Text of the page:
BootsnAll Travel Network

Srpska tomorrow

I’m off to Srpska. After the end of the Bosnian war and the Dayton Accord, Bosnia & Herzegovina was divided into two political entities; 51 % of the territory for Croats and Bosniaks and 49 % for Serbs. The latter is Srpska.

Fortunately, there’s no chance of bumping into Srpska’s horrid first president, as he’s behind bars – or at least locked up in a comfortable cell – in the UN detention centre in Scheveningen where he’ll face genocide charges – and about time, too. But enough about the Dr Evil. (Why does the fact that he’s a psychiatrist make his crimes seem even more sinister?) 

Four years ago, we were in the “other” Bosnia & Herzegovina, the Federation of Bosnia and Hercegovina, as is its name. We even went twice. Once to Mostar, unofficial capital of Herzegovina; a sadly compelling and beautiful city. After having been blown to smithereens during the Bosnian war, the gorgeous Stari Most had just been rebuilt and officially opened by Prince Charles (!) just weeks before our visit. Macho men were busy jumping off the bridge to show off – not to the girls, but to each other, we were told. Well, it’s 24 metres down to Neretva river, and the water is bloody cold, so I suppose it is kinda brave. Boys have been diving from this bridge since the 1600s, so some things never change. 

Our second visit was to holy grounds – to Medugorje, where six teenagers met Mother Mary in 1981. She still keeps in touch with them regularly, they say. Similar to Lourdes and Fatima, then – although the pope apparently hasn’t approved this particular sighting. However, that Vatican seal of approval doesn’t seem a requirement for the throngs of eager worshippers from all over the world who descend on this little Herzegovinian town every day. Religious tourism! Medugorje would make for a fascinating socio-anthropological study project. I see now that I should write a story about Medugorje – and probably one about Mostar as well. I’ll get to that.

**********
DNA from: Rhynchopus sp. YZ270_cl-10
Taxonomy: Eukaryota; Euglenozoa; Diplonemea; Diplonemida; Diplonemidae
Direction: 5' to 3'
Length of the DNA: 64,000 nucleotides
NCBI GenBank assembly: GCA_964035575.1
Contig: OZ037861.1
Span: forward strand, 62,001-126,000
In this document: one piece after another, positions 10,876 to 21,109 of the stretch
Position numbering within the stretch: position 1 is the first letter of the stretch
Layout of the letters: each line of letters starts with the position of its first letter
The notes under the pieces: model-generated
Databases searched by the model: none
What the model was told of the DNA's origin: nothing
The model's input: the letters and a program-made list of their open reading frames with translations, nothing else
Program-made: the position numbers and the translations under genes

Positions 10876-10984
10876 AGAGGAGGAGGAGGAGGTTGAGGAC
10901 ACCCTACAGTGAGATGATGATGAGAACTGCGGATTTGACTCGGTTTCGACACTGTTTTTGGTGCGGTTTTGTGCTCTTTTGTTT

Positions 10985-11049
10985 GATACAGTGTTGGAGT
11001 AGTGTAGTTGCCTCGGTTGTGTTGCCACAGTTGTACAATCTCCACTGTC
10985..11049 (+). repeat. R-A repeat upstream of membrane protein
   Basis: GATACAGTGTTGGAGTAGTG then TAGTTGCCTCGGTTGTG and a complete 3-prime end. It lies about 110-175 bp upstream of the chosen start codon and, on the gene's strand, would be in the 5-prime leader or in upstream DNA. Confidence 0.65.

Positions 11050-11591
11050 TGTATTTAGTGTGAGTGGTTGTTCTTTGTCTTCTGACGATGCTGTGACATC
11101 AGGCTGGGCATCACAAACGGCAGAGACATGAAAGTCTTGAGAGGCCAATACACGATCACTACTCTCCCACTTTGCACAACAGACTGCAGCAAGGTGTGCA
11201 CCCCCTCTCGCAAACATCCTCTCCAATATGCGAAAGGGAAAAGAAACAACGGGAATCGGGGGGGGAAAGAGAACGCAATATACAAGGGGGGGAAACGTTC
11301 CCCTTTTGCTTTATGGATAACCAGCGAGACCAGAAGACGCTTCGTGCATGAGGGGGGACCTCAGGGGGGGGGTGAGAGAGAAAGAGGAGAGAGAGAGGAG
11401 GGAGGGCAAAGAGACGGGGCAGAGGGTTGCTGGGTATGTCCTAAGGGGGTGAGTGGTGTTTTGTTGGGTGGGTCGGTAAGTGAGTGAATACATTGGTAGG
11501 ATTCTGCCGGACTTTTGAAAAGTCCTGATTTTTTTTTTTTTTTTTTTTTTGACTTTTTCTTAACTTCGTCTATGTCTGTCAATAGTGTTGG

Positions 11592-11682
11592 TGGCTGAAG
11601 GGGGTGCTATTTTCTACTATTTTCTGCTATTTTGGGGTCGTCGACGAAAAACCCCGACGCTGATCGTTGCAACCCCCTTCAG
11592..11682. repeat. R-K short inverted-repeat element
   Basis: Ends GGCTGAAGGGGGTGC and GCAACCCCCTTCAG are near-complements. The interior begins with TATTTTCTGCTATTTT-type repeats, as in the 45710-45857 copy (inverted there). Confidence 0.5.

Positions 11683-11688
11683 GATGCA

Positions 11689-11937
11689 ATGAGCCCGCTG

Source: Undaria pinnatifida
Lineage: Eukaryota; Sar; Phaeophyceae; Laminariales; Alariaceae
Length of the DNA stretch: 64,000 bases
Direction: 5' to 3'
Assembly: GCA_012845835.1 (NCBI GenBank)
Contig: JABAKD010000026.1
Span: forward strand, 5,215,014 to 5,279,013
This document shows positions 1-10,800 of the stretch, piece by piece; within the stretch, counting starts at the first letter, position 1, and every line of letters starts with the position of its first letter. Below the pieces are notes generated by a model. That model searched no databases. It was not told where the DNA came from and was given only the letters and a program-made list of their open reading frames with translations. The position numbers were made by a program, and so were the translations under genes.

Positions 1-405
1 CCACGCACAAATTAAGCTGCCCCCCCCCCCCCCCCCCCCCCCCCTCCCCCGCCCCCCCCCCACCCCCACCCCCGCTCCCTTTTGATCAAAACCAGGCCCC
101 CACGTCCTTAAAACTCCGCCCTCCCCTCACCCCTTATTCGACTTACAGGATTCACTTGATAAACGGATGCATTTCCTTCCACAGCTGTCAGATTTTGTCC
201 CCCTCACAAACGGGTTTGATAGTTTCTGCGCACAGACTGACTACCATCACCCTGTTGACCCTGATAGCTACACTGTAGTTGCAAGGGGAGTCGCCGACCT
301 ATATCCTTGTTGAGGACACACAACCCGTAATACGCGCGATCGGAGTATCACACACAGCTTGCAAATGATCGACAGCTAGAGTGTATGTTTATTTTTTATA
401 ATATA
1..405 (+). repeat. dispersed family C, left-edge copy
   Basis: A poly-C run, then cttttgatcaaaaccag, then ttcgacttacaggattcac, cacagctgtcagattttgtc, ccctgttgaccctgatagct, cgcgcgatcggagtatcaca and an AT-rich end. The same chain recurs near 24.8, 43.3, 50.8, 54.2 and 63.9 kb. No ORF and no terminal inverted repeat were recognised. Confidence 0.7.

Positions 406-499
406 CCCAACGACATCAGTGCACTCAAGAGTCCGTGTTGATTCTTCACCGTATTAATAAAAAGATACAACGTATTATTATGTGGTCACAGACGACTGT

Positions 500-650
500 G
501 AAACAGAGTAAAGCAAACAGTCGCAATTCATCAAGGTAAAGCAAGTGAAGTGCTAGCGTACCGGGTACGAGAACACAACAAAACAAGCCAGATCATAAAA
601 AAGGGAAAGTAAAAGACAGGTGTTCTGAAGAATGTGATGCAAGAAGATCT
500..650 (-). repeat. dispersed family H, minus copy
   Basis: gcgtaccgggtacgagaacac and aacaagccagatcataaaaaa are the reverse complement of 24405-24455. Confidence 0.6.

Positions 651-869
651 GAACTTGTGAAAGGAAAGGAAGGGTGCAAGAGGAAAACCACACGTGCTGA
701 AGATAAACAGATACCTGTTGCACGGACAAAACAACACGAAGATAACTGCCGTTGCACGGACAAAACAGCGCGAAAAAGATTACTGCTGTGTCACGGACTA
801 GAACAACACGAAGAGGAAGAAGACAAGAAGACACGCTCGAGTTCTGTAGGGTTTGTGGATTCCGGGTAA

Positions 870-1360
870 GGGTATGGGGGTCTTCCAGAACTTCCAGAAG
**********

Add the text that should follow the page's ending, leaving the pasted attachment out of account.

But I digress. As for Srpska, I don’t know that it’ll be that different from its Croat/Bosniak counterpart, but it’ll be exciting all the same. A new “country”, even. That’s a bit exciting, too. Not very exciting. But slightly exciting.

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2 responses to “Srpska tomorrow”

  1. Bob says:

    Agree that Medugorje’s interesting from a sociological point of view, that’s exactly what I was thinking when I was there… I’m soon off for my RTW and will be in Europe for the first few months. Thinking of visiting Lourdes to see if it’s the same, or even more crazy.

    Write that story about Medugorje. I’d love to read it.

  2. […] little sis during her uni holidays, I did two short trips on my own in August: one to Trebinje in Republika Srpska, the Serbian part of Bosnia and Herzegovina, stopping off in beautiful Dubrovnik on the way. The […]

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